Osteoporosis is a disease that affects bone health and density. Bones are constantly breaking down and replacing themselves like other living tissues do. When suffering from osteoporosis, bones can’t replace all of the tissue that breaks down, causing them to weaken significantly. At first, osteoporosis doesn’t have any symptoms. The only way to find out whether you’re showing early signs of the disease is to have your bone density measured by a medical professional. Later on in the disease, once the bones have been significantly weakened, symptoms can include:
- Bone fractures, especially one caused by normally non-threatening actions, like a small fall or bending or twisting of the body.
- Fractured or collapsed vertebra (causes back pain)
- A stooped or curved posture
- Decrease in height
If you experience any of these symptoms, visit a doctor immediately. Even if you have no symptoms, it is extremely important to schedule an appointment to talk with your doctor about your chance of having osteoporosis and about having your bone density measured, since older adults are more likely to suffer from osteoporosis. Other high risk factors include:
- Having a smaller body frame
- Having a family history of the disease, especially if a parent or sibling suffers from it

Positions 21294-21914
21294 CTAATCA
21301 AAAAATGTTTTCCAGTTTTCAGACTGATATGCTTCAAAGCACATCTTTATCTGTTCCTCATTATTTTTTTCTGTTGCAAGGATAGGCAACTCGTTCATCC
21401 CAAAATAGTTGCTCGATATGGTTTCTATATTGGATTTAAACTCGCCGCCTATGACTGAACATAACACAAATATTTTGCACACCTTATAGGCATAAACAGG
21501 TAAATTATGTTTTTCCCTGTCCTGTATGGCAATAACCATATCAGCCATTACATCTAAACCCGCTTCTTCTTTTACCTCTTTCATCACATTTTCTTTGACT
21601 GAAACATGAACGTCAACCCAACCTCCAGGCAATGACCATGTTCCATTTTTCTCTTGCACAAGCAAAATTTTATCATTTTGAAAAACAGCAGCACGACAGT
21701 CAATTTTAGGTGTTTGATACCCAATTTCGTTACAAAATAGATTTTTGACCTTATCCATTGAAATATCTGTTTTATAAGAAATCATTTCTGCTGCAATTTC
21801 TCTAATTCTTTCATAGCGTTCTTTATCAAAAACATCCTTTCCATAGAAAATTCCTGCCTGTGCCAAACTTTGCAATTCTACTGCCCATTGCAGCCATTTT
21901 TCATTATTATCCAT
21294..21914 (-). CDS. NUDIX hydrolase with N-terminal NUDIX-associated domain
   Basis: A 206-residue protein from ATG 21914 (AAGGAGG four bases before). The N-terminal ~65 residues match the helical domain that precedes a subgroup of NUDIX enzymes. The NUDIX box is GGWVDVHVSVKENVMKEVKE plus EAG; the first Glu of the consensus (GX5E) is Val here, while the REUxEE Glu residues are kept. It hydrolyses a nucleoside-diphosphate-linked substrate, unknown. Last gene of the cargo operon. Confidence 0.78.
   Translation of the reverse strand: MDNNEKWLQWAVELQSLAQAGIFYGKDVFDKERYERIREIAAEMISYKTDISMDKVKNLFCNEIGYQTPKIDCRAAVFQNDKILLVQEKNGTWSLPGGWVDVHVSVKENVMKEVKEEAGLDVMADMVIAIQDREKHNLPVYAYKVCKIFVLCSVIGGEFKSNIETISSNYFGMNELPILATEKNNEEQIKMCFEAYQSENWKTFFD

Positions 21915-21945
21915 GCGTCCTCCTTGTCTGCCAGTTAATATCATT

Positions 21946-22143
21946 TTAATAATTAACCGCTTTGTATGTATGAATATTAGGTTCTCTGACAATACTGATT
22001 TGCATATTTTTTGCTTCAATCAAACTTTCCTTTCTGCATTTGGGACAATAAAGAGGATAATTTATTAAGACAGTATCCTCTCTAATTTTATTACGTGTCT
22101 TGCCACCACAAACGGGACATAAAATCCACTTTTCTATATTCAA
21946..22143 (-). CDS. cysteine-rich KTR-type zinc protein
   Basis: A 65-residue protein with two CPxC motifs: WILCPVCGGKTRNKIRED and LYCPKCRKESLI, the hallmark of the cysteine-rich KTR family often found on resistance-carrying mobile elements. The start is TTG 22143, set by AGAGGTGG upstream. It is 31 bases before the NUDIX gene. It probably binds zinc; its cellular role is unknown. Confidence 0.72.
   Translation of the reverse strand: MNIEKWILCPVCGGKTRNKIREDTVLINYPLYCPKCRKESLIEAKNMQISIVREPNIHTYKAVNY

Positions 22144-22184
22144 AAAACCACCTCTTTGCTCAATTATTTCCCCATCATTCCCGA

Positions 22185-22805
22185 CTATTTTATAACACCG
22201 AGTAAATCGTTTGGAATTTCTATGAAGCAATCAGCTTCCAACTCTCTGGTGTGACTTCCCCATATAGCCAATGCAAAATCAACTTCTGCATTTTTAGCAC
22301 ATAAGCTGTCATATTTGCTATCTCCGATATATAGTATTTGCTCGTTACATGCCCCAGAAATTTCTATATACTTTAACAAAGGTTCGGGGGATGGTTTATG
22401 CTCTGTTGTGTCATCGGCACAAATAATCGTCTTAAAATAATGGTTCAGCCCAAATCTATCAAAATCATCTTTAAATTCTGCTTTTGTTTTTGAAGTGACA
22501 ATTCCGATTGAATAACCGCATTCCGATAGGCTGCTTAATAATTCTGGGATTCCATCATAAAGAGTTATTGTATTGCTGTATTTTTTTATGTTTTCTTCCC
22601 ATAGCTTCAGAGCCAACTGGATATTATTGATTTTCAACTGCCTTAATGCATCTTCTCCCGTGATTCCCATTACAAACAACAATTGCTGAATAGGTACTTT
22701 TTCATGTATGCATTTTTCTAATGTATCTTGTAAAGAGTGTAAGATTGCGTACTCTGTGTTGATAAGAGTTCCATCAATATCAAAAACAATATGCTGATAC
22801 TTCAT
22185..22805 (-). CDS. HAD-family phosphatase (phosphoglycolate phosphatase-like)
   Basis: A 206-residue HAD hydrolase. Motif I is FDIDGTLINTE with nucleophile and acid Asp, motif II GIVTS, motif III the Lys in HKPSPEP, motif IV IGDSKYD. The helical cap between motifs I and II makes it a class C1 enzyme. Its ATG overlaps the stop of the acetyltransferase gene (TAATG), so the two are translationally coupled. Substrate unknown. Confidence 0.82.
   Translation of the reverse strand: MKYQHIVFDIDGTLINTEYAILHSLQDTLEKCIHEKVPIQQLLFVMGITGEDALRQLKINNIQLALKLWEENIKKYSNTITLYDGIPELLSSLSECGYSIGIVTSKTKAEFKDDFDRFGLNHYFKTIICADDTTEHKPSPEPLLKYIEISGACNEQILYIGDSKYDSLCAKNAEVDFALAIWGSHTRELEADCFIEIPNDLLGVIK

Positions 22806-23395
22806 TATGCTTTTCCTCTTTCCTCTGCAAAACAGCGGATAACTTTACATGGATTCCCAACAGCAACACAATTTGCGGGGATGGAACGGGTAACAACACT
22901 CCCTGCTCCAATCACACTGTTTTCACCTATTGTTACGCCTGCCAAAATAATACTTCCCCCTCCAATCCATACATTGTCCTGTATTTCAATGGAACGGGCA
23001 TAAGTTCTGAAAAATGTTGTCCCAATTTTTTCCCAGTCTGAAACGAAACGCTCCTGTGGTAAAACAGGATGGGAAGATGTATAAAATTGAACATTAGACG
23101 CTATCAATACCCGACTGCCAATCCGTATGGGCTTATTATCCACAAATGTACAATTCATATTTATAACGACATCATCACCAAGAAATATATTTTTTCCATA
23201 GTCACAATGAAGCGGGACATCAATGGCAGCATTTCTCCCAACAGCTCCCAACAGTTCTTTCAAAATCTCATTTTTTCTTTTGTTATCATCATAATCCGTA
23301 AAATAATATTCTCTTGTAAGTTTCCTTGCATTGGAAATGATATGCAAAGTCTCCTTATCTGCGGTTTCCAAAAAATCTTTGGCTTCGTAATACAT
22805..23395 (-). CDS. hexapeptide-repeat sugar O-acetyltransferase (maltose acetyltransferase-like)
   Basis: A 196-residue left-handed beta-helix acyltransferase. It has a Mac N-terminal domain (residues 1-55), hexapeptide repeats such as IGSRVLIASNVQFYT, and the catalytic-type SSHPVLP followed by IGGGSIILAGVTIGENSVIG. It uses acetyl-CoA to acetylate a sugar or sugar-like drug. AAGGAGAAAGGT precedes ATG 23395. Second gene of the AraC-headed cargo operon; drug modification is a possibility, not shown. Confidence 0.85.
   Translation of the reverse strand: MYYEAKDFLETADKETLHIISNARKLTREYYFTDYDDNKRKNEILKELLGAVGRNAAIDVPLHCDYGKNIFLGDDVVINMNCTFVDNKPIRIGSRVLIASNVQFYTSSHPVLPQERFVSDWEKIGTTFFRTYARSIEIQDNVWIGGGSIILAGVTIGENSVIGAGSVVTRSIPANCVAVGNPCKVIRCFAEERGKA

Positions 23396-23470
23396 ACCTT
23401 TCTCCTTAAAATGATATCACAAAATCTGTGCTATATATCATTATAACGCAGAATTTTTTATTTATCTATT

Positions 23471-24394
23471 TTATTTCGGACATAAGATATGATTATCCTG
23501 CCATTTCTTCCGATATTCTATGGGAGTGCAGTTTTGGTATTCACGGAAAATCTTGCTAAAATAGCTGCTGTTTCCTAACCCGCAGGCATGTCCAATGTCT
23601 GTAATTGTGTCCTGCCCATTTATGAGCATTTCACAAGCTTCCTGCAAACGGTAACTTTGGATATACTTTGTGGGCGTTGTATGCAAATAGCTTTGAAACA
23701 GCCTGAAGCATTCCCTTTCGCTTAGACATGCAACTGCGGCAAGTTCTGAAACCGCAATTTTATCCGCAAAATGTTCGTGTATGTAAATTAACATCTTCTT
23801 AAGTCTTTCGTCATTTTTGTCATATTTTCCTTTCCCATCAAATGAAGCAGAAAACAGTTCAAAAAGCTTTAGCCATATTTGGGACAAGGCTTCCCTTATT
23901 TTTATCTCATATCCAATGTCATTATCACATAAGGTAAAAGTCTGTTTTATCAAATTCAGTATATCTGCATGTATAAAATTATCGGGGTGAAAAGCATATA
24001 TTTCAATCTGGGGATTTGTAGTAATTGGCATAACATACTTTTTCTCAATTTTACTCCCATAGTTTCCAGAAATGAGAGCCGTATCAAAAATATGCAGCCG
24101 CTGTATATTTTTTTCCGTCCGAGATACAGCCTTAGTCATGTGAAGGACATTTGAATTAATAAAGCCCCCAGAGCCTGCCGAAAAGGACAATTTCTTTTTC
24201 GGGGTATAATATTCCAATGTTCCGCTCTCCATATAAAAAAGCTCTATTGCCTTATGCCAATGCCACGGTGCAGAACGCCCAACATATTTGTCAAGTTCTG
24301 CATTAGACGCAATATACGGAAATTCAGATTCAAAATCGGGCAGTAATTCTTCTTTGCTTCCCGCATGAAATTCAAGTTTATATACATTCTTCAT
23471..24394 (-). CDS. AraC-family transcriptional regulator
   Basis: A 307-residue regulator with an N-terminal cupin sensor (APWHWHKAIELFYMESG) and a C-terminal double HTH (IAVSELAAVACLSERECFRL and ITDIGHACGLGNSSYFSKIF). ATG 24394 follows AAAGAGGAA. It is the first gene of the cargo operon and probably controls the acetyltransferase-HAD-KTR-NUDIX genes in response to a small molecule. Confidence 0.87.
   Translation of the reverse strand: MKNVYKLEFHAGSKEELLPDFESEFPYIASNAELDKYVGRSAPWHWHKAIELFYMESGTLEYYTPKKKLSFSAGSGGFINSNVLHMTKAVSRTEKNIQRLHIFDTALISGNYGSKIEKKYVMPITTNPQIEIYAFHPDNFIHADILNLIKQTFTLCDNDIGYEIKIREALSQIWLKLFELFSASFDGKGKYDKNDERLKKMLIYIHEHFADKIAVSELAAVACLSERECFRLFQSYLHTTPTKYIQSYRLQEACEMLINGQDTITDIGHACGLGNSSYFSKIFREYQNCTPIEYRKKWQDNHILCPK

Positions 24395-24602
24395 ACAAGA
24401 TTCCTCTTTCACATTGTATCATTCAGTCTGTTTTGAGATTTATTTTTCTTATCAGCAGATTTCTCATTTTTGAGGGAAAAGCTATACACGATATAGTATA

- Being of Caucasian or Asian descent
- Being a women, since loss of estrogen after menopause causes bones to weaken
- Having pre-existing thyroid or other gland problems
- Suffering from dietary issues such as low calcium intake, an eating disorder, or having gastrointestinal surgery
- Long-term usage of medications such as oral or injected corticosteroid medications, and certain medications that treat seizures, gastric reflux, cancer, or transplant rejection
- Suffering from medical conditions such as cancer, kidney or liver disease, celiac disease, inflammatory bowel disease, and rheumatoid arthritis
Osteoporosis prevention is all about eating well and keeping a healthy lifestyle. A few prevention tips are:
- Incorporating extra protien, vitamin D and calcium into your diet, all of which aid bone health.
- Maintaining an appropriate weight that is neither overweight nor underweight. While those with thinner frames are at a higher risk of osteoporosis, recent studies have linked wider frames to increased chances in arm and wrist fractures.
- Engaging regularly in exercise that helps minimize bone loss and strengthen bone health. Strength exercise helps upper body bone health (e.g.: exercising with weights), weight bearing exercises for lower body bone health (e.g.: walking, jogging, etc.), and balance exercises help with preventing falls (e.g.: tai chi, yoga, etc.)